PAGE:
Blog post

NHS Staff Survey 2021: a service under stress

A blog by Steven Weeks, policy manager at NHS Employers, looks at the results of the 2021 NHS Staff Survey and what they mean for the service.

31 March 2022

Following the release of the 2021 NHS Staff Survey results on 30 March 2022, NHS Employers' policy manager Steven Weeks has written a blog looking at the results and what they mean for NHS organisations. 

The 2021 NHS Staff Survey results, released on 30 March 2022, demonstrate the undoubted pressures on the NHS and the need for action to address them. The cumulative impact of COVID-19, rising demand and the move back to business as usual in 2021 has clearly taken its toll on staff, with NHS workers reporting a more negative experience in 2021 than in 2020.

Health and wellbeing indicators worsened with rising stress, increased instances of attendance when unwell, and high levels of burnout recorded in a new question. The overall morale indicator fell and staff engagement also declined. Most other measures of staff experience from bullying and harassment to intention to leave also moved in the wrong direction. Levels of violence and the marked disparity in experience of ethnic minority and disabled staff did not improve either.

There remained however a positive assessment of employer action on health and wellbeing, of support from line managers and on team working. It also clear that many indicators would have been worse if it were not for the range of action taken by employers to support staff.

The survey was reshaped this year to link more closely to the NHS People Promise and results are now linked to People Promise indicators. This provides a benchmark for improvement on these key dimensions of employee experience. Scores ranged from 7.2 (out of ten) on whether the organisation is compassionate and inclusive, to 5.3 on always learning (which may have been due to the disruptive impact of the pandemic on appraisals). This framework will inform people management approachs in 2022.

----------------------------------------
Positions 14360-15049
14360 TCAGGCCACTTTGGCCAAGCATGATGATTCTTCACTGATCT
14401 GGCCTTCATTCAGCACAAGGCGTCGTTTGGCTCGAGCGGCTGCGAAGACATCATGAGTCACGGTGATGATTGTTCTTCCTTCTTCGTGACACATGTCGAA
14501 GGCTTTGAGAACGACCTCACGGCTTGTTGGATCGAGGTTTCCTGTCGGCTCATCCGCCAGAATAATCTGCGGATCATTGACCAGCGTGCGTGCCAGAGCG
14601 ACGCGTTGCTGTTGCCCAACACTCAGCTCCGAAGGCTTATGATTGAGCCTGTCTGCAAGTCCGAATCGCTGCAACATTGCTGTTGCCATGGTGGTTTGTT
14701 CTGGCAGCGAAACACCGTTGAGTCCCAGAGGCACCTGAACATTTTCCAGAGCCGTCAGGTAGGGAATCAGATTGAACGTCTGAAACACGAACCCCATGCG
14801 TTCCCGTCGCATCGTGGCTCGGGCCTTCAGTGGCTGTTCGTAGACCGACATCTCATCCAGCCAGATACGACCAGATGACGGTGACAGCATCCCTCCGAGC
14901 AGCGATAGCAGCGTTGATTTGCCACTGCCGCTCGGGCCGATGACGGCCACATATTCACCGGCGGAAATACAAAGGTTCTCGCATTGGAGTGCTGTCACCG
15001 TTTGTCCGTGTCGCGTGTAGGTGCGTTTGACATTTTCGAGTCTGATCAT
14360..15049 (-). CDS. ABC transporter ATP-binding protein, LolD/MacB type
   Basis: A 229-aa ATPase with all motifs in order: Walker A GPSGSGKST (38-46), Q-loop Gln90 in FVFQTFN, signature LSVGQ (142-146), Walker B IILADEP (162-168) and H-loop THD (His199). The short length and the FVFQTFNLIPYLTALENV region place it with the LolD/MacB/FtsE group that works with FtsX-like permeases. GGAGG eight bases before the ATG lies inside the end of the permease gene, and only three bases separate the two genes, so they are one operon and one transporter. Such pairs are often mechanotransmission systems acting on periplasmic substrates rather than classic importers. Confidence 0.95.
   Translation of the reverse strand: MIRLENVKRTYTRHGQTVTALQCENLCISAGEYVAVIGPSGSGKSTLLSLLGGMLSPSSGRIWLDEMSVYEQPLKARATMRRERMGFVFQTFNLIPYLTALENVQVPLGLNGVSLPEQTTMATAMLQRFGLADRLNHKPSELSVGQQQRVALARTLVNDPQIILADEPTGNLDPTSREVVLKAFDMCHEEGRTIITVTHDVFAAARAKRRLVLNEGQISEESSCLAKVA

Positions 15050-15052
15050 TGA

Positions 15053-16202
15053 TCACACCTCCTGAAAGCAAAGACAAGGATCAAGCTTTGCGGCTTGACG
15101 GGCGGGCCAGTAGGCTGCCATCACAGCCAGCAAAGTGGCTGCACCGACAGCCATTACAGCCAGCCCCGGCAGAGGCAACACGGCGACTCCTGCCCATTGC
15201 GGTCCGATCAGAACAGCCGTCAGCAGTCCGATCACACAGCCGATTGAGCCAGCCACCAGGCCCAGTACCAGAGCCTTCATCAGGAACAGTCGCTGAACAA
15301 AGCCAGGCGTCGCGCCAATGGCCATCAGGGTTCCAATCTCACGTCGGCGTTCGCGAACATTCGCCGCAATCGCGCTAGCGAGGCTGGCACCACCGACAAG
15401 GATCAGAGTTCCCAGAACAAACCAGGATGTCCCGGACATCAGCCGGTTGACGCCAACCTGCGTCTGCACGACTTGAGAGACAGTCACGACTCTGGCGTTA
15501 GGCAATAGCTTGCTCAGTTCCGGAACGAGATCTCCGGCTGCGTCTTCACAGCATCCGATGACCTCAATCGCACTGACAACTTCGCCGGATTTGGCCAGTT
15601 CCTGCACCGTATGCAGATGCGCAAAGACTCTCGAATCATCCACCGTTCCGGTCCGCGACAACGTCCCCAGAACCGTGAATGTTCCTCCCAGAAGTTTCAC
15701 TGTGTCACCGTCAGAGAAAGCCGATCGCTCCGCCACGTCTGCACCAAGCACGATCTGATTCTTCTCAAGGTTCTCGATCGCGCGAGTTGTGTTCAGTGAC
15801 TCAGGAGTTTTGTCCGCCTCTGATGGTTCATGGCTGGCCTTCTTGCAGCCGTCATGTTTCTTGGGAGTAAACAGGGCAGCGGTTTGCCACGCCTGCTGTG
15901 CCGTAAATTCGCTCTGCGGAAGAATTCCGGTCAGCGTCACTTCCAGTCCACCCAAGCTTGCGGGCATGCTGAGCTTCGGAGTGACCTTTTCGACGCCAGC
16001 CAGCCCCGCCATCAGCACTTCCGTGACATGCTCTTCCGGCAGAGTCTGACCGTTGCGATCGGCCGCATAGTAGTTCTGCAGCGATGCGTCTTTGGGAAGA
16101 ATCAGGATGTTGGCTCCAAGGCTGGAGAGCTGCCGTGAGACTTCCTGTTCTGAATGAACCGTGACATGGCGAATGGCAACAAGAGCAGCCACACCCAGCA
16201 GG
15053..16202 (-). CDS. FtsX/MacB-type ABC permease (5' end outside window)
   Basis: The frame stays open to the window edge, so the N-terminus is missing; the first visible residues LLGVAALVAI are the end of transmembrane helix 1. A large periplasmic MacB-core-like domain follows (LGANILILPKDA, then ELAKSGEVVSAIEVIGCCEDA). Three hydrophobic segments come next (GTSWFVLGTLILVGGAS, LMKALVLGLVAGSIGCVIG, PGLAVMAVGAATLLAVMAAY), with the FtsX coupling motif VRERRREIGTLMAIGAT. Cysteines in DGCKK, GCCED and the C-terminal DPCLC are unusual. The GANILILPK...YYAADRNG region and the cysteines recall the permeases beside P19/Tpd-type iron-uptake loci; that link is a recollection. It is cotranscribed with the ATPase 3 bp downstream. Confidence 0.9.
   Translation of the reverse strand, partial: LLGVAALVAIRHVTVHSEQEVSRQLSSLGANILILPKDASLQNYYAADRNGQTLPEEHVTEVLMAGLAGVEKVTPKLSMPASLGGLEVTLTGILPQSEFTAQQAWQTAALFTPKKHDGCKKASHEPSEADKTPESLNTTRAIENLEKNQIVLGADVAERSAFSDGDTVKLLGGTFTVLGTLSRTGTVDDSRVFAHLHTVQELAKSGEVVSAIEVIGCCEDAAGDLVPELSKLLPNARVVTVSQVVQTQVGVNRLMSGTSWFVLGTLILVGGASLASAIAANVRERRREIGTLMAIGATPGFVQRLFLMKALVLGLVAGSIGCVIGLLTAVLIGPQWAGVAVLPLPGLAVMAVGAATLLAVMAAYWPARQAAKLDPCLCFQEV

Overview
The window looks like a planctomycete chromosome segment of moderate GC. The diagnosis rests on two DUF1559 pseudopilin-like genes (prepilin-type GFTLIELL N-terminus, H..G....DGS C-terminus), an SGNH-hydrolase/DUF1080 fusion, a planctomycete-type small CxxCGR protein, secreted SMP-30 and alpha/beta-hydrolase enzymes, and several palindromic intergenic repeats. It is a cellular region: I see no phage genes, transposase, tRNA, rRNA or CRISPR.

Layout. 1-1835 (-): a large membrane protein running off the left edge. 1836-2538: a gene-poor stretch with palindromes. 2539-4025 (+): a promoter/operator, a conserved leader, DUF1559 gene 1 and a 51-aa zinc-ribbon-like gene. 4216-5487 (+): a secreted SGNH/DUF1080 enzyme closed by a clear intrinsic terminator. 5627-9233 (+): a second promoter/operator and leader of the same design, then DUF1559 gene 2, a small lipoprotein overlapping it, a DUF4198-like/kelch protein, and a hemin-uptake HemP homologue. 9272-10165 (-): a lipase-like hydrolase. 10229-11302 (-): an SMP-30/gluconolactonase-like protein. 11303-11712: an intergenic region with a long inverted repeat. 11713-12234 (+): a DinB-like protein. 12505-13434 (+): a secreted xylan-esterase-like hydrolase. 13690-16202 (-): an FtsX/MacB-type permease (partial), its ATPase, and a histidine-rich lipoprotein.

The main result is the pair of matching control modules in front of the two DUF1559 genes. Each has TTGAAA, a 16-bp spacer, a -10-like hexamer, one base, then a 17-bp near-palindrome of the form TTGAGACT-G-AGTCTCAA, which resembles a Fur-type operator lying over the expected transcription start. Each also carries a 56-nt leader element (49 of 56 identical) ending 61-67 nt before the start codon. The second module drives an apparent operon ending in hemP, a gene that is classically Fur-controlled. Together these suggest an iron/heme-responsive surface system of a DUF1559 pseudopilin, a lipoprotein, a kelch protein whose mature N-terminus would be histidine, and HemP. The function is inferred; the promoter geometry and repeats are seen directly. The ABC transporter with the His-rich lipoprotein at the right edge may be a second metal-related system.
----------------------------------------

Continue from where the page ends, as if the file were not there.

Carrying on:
NHS Employers will be looking to provide support to assist in tacking the range of issues identified in the survey, in particular via our work programmes on health and wellbeing, staff experience, and staff engagement. We will share good practice and learning from across the NHS on these issues.

Going forward, we will work with NHS England and NHS Improvement colleagues on issues such as violence, bullying and harassment, equalities and on support for line managers.

On top of this, we will continue to press for investment in increased workforce supply, as closing the gap between staffing levels and demand is essential to improve staff experience.

Read general analysis of the results, and get focused analysis on health and wellbeing and staff experience.

You can view the full results of the survey via the NHS Staff Survey website.